My wife is one of the most compassionate people I’ve ever met. If she sees someone in need, her first instinct is to rush forward and help them in any way she can. I admire that about her, and I try to become more like her at times. But as this passage shows, sometimes our Lord doesn’t do it like that.
Jesus had a family that he loved to hang around with. We don’t know how he came to know Mary, Martha, and Lazarus. But today’s passage, along with the rest of the chapter, indicates that he had an especially warm and intimate relationship with them. Likely this is where he and his apostles regularly stayed when he visited Jerusalem, since Bethany was only about two miles outside the city.
By the way, what does it mean that he “loved them”? Does this mean that he didn’t love everyone else? This also brings up the phrase when referring to the author of this Gospel. He keeps on calling himself “the one whom Jesus loved.” Does this mean that he didn’t love the other disciples? Of course not. He loves all of us. And he died for each one of us, so in that sense he loves all of us equally. But there's a sense in which he can “love” someone more than someone else. I think it means what I said in the last paragraph. Some of his followers have more of an intimate and warm relationship than others do. And I'd guess that if I don't have as intimate a relationship with Jesus as I'd like, that's probably my fault.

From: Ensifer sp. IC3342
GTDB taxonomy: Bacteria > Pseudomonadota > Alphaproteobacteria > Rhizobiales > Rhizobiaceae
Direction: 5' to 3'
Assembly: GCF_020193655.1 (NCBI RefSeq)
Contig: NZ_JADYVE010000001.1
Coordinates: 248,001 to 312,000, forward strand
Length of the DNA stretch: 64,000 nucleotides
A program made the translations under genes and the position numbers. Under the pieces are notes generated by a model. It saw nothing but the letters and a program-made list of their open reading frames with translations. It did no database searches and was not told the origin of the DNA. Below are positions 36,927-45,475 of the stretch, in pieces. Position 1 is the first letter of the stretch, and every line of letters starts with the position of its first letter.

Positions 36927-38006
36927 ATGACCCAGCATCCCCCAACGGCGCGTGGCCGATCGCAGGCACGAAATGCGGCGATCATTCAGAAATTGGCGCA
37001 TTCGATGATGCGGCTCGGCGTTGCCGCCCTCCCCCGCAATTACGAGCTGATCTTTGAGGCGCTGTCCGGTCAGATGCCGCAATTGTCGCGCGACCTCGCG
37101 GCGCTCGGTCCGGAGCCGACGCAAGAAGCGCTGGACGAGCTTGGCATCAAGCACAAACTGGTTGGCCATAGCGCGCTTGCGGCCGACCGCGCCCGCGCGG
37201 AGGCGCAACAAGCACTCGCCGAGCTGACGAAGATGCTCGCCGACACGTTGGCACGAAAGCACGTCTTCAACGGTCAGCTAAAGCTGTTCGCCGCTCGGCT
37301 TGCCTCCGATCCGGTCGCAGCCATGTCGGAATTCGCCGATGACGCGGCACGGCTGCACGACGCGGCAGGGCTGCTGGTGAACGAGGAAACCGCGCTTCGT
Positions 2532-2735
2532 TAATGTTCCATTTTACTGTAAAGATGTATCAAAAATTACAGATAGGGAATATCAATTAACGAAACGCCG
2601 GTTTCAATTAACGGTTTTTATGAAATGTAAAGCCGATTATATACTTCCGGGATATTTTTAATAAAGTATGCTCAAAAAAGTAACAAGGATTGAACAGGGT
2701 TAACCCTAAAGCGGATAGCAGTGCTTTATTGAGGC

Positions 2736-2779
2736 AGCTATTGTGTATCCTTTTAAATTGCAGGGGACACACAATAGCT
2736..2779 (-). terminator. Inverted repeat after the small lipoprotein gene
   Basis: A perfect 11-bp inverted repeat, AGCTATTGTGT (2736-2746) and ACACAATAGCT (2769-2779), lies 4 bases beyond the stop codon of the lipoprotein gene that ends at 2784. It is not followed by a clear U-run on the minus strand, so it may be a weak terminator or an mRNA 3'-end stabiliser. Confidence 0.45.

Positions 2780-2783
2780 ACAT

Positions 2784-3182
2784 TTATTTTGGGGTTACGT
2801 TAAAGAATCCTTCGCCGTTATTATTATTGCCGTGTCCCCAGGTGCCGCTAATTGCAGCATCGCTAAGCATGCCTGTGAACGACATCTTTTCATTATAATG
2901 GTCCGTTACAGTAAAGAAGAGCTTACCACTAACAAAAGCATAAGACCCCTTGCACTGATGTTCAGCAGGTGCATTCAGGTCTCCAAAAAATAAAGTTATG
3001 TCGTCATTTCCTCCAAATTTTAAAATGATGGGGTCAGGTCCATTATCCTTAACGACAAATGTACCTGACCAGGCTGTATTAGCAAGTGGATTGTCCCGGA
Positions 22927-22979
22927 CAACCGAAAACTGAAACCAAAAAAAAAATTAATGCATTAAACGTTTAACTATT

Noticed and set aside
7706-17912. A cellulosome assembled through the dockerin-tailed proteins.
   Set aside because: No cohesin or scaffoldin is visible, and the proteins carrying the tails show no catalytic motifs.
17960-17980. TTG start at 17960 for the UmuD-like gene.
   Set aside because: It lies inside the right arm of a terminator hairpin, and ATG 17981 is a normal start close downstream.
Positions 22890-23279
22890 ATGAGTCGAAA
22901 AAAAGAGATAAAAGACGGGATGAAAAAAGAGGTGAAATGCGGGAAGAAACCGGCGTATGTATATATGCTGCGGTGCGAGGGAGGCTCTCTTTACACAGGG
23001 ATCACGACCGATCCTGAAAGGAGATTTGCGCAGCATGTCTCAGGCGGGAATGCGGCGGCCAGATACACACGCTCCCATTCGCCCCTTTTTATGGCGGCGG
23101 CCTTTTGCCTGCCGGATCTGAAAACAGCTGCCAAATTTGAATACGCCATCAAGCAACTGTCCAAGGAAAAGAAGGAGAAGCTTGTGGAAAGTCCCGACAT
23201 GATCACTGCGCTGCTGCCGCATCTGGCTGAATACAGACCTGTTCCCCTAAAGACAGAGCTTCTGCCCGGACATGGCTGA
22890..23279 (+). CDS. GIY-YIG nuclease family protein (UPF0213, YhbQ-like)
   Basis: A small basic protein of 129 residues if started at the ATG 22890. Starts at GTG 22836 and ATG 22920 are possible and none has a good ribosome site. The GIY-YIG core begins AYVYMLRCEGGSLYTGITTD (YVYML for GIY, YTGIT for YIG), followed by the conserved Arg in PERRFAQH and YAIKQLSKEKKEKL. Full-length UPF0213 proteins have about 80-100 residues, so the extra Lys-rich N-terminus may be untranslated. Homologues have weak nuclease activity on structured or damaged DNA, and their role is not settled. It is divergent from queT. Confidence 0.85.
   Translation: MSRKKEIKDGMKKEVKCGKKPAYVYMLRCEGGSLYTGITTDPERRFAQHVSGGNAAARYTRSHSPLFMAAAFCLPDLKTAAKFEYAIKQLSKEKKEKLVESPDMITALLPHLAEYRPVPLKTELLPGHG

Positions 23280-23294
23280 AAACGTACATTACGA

But here we have a very mysterious phrase. Vs. 5 tells us that Jesus loved those people. But vs. 6 tells us, "So when he heard that Lazarus was sick, he stayed where he was two more days." Let's not try to soften the blow. Jesus loved the family, so he waited two more days before leaving to help them.
Why did Jesus’ love for them compel him to wait while his beloved friend lay dying in agony, not to mention the emotional agony of the sisters? I don’t know for sure, but I guess we can speculate. Jesus makes it clear in this passage that he was planning on raising Lazarus from the dead. So maybe he wanted them to experience a deeper understanding of who he is. Maybe he wanted them to have a more solid faith in him. He does say that this whole situation has been brought into the plan because “it is for God's glory so that God's Son may be glorified through it.” Exactly how that works into the fact that he loves them, I don’t know.
But I do know this. I’m sure that just about everyone who's reading this can relate to Mary and Martha. We know that he loves us, and that he has compassion on our suffering. And if we’re mature believers, we know that he has a higher purpose than our comfort. But the thought that he’s letting us suffer because he loves us?
That’s a tough lesson. All I can say, both to you and to me, is that he knows what he’s doing. And in the end we won’t regret trusting him to do all things well.
Lord Jesus, I do trust you, but sometimes it’s so hard when I don’t understand what you’re doing. Please help.